Net Earnings Attributable to Nucor Stockholders and Return on Equity – Nucor reported consolidated net earnings of $356.9 million, or $1.11 per diluted share, in the first quarter of 2017 compared to consolidated net earnings of $87.6 million, or $0.27 per diluted share, in the first quarter of 2016. Included in the first quarter of 2016 net earnings are out-of-period non-cash gains totaling $13.4 million, primarily related to tax adjustments and a noncontrolling interest adjustment. The out-of-period adjustments, individually and in the aggregate, were not material to any previously reported periods. Net earnings as a percentage of net sales was 7.4% in the first quarter of 2017 and 2.4% in the first quarter of 2016. Annualized return on average stockholders’ equity was 17.8% in the first quarter of 2017 and 4.7% in the first quarter of 2016.

Outlook – Earnings in the first quarter of 2017 were the highest Nucor has had in recent years, and we expect earnings in the second quarter of 2017 to improve compared to the first quarter of 2017. Performance of the steel mills segment is expected to improve in the second quarter of 2017 as compared to the first quarter of 2017 as metal margins are expected to expand at our sheet mills due to the delayed impact of contract pricing. Our plate mills are anticipated to realize the full benefit of higher margins throughout the entire quarter. We expect increased profitability for our downstream products segment in the second quarter of 2017 as compared to the first quarter of 2017 due to seasonal factors as improving weather conditions benefit nonresidential construction markets. The performance of the raw materials segment is expected to improve in the second quarter of 2017 as compared to the first quarter of 2017 due to the improved profitability of our DRI facilities. We also expect intercompany profit eliminations to have a smaller relative impact in the second quarter of 2017.

Nucor’s largest exposure to market risk is via our steel mills and steel products segments. Our largest single customer in the first quarter of 2017 represented approximately 5% of sales and has consistently paid within terms. In the raw materials segment, we are exposed to price fluctuations related to the purchase of scrap and scrap substitutes and iron ore. Our exposure to market risk is mitigated by the fact that our steel mills use a significant portion of the products of this segment.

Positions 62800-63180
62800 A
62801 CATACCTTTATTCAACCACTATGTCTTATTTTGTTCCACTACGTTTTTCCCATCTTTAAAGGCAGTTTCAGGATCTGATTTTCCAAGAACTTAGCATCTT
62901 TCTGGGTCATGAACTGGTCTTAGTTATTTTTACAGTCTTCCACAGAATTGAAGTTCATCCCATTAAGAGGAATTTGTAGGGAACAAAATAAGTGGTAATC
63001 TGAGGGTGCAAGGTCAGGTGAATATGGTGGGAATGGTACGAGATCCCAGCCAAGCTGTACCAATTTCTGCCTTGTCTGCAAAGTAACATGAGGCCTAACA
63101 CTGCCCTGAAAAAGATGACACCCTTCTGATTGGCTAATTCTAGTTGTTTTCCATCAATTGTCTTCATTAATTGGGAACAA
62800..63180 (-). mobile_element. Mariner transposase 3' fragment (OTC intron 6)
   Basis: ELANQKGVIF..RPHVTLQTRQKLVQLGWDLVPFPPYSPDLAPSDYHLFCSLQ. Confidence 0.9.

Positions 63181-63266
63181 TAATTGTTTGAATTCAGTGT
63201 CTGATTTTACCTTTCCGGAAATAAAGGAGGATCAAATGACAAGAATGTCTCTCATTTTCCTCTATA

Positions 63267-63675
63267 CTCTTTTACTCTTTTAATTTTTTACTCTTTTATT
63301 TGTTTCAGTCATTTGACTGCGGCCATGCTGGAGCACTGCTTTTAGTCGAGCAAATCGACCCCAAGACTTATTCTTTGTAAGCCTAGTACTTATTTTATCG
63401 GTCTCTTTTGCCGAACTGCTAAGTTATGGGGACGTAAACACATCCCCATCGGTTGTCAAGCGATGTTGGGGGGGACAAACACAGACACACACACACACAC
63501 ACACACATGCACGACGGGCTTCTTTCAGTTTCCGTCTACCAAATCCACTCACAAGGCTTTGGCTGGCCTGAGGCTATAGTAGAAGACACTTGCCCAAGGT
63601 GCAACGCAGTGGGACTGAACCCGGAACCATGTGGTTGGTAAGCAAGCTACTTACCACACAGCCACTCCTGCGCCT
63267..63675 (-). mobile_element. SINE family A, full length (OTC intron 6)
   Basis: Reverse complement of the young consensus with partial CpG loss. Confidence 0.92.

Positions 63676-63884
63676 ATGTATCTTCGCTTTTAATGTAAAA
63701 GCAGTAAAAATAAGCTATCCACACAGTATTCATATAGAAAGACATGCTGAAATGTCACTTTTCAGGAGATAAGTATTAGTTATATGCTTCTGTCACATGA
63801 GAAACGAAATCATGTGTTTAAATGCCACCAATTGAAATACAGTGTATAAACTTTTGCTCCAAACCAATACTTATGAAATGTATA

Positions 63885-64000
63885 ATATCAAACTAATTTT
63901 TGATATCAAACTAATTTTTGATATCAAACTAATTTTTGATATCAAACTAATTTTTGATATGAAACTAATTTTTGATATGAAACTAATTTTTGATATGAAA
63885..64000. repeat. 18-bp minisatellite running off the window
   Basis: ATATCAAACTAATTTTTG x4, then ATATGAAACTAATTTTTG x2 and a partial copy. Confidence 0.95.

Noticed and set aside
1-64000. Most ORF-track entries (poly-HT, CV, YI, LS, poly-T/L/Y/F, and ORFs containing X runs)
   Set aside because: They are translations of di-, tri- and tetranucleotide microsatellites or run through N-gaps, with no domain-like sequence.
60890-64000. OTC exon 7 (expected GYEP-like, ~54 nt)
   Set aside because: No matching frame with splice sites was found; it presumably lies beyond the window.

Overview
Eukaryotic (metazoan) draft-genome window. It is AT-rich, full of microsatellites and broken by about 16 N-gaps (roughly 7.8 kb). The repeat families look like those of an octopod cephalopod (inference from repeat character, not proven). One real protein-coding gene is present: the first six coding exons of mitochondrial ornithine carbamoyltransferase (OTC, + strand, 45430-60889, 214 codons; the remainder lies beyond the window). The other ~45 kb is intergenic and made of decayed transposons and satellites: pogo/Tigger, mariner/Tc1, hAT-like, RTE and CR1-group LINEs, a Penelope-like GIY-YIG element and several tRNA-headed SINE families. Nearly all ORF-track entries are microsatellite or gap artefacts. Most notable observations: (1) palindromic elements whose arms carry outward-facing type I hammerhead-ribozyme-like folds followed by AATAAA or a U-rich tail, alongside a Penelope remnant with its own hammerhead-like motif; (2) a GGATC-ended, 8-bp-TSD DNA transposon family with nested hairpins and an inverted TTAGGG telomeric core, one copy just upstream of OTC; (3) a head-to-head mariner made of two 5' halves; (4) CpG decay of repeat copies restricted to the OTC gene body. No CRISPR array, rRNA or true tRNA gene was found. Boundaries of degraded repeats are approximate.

27


Table of Contents

Liquidity and capital resources

Cash provided by operating activities was $244.1 million in the first quarter of 2017 compared with $550.9 million in the first quarter of 2016. The primary reason for the decrease in cash provided by operating activities is that changes in operating assets and liabilities (exclusive of acquisitions) used cash of $338.7 million in the first quarter of 2017 compared with $208.4 million of cash generated in the first quarter of 2016. The funding of our working capital increased over the prior year period due mainly to increases in inventories and accounts receivable, partially offset by increases in accounts payable and federal income taxes payable. Accounts receivable increased due to a 13% increase in tons shipped to outside customers in the first quarter of 2017 from the fourth quarter of 2016 and an 8% increase in average sales price per ton. Inventories and accounts payable increased due to the 22% increase in the cost of scrap and scrap substitutes in inventory, as well as the 8% increase in tons of inventory on hand from year-end to the end of the first quarter of 2017. Federal taxes payable increased mainly as a function of increased profitability over the prior year. Partially offsetting the decrease in cash generated from changes in operating assets and liabilities was a $255.2 million increase in net earnings over the first quarter of 2016.